Kathie is a regular contributor to the Naples News in Naples, Florida. We want to share her latest article!
How do I balance work and home? This is a question frequently felt if not actually asked? It is one of the big challenges of our modern society. Today, more women are working outside the home than ever before; recent statistics indicate that 70 percept of couples have both spouses working. For those who stay home, they too feel the crunch of balancing the workload with their many outside commitments.
Because we are a very mobile society we have a tendence to over commit, not taking into account the time involved in each of our outside interests. When there are children in the family, their activities take a great deal of our time as well. This reality highlights the need for an understanding of time management skills with a deep and honest look at our priorities.
Being realistic about the time needed to manage your home can lead to taking control of time rather than letting endless chores take control of you. To quote Stephen Covey, author of The Seven Habits of Highly Effective People, “time management is really not about managing time but managing yourself.” Let’s face it, we have no control over time–it just keeps marching on whether we are active or not. All of us have the same amount–24 hours. So the trick is to use it to our best advantage.
One of the first ways we can use this precious time to manage the house along with outside work is to honelstyl schedule our priorities for the home so they don’t get lost or relegated to less than they should be. We all have a tendency, when pressing matters begin to squeeze, to tell ourselves tht the responsibilities at home are not all that improtant. There is a wonderful man that I admire who once said “get used to saying no.” Rather than a negative it is a positive that can help us to take control and live according to our priorities. The number one material priority most of us cherish is our home; thus, saying yes to its needs while saying no to some other matters can be the answer to freeing us up to take control of the work/life balance question.
A quick and obvious aid to taking control is to, at least monthly, write down those priorities for your home that need to be done on a daily, weekly and monthyl basis. There is nothing like seeing things in black and white to make them real. In professional life we do this automatically; we have our goals and our checklists. Why not transfer those organizational skills from the workplace to the home?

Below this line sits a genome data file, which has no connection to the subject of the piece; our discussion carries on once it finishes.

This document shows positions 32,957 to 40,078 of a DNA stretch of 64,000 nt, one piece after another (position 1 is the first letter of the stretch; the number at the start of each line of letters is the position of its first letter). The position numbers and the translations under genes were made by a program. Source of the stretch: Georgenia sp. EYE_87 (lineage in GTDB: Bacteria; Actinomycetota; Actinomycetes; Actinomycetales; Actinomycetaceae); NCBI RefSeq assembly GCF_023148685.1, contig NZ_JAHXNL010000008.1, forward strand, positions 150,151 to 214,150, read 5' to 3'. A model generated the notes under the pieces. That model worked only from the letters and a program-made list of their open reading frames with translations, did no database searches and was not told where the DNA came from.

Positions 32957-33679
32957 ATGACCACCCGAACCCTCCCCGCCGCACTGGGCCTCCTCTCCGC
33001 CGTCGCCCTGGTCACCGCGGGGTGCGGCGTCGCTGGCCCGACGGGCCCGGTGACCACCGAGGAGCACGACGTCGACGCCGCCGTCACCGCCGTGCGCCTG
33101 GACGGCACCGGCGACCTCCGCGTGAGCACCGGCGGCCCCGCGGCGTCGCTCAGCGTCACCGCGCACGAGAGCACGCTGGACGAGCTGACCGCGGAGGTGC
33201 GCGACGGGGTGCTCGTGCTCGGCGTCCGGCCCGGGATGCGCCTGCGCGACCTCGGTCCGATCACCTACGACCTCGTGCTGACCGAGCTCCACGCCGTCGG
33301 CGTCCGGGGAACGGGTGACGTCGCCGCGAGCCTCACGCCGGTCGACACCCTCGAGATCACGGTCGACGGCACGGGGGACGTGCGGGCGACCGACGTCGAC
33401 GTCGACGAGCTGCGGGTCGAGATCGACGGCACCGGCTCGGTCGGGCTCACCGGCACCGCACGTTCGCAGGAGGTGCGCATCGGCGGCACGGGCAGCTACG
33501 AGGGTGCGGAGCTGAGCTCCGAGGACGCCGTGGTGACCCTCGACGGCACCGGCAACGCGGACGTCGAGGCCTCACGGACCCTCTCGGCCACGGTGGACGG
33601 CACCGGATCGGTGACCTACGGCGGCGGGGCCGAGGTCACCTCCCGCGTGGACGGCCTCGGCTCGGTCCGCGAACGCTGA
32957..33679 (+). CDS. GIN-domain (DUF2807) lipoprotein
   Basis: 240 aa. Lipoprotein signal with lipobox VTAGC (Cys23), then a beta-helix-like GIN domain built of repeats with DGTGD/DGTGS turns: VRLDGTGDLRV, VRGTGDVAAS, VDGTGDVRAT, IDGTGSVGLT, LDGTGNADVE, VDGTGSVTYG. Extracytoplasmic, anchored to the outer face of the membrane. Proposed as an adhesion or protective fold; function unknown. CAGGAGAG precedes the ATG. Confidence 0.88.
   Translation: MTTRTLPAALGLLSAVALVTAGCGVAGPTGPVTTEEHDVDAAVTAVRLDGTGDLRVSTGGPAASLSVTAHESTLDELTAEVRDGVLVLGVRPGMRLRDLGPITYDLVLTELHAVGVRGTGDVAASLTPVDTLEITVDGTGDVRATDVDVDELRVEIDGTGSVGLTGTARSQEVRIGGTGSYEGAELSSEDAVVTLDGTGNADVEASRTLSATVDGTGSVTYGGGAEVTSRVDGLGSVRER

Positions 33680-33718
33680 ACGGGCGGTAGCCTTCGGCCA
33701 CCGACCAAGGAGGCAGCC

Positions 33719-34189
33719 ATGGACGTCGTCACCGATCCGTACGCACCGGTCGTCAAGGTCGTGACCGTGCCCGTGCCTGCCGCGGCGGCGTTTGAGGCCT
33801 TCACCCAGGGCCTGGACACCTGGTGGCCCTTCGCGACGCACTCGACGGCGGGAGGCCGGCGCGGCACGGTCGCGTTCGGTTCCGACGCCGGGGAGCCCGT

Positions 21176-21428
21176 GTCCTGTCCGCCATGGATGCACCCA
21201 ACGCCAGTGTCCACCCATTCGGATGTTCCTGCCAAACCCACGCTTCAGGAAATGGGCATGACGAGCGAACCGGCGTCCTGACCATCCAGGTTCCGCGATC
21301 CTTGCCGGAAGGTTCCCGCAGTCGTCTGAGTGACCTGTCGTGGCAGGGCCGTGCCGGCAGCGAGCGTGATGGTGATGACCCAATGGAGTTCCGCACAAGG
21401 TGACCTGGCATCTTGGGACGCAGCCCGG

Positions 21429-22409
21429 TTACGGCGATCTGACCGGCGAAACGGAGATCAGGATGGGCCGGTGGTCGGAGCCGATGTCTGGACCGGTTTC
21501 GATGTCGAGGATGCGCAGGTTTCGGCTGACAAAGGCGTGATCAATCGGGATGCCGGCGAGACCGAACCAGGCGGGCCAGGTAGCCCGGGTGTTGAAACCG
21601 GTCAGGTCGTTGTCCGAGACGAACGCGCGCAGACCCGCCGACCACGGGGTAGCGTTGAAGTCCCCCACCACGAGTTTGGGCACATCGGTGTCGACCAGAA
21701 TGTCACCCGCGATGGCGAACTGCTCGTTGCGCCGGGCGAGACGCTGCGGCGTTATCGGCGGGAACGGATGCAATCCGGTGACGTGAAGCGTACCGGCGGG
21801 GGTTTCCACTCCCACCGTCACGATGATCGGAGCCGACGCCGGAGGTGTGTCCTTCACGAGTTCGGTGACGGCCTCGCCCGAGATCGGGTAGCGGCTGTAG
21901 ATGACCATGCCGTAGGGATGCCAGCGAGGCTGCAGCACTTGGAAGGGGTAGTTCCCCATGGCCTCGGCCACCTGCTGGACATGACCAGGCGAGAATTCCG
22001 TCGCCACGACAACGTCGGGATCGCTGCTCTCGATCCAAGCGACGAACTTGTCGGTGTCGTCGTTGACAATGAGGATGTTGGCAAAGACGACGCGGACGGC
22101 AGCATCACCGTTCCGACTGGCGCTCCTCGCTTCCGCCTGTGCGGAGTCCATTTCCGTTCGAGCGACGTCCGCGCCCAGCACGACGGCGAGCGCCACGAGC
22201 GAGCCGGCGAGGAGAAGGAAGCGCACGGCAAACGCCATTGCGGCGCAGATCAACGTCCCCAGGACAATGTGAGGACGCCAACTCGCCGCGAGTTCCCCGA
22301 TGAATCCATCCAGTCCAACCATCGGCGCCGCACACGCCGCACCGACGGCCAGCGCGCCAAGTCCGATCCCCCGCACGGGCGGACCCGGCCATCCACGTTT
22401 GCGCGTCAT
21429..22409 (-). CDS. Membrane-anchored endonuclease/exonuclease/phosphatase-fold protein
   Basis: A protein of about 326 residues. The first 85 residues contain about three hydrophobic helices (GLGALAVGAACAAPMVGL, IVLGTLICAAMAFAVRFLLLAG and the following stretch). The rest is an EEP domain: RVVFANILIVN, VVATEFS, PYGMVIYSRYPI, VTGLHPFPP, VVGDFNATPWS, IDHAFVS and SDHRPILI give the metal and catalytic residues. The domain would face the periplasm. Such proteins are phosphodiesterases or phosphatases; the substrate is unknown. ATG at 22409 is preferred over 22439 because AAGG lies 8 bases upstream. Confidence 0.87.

Second, an understanding of how to do things the right way will contribute to doing things in a timely way. Knowing how to do something goes a long way to making it easier to do! We are expected to have a command of our responsibilities in our professional employment, so it is reasonable to expect the same at home, right? Well, not necessarily. In the workplacce we usually have a mentor and a timeframe to understand our responsibilities whereas at home, we may find ourselves alone, with just “me, myself, and I” to get the job done.
Avoid this pitfall of “it’s all up to me” at home. Often it just leads to discouragement. Try including others in learning helpful household hints and techniques. Having the “know-how” at home makes it easier to manage others who are involved in daily home tasks. Whether that includes family members or using outside resources, the delegation skills we use in the workplace are the hidden secrets to getting things done in a more timely way at home.
When we look at the care of the home as something equally as important as our outside work we will find the time to handle it in a professional way that will make coming home a pleasure. An added plus to being able to manage a home amid the outside commitments is not being distracted at work or elsewhere because we know we have home under control. After all, isn’t a sense of freedom what we all really crave, but let’s face it, realistically, that freedom can only be achieved through a sense of control!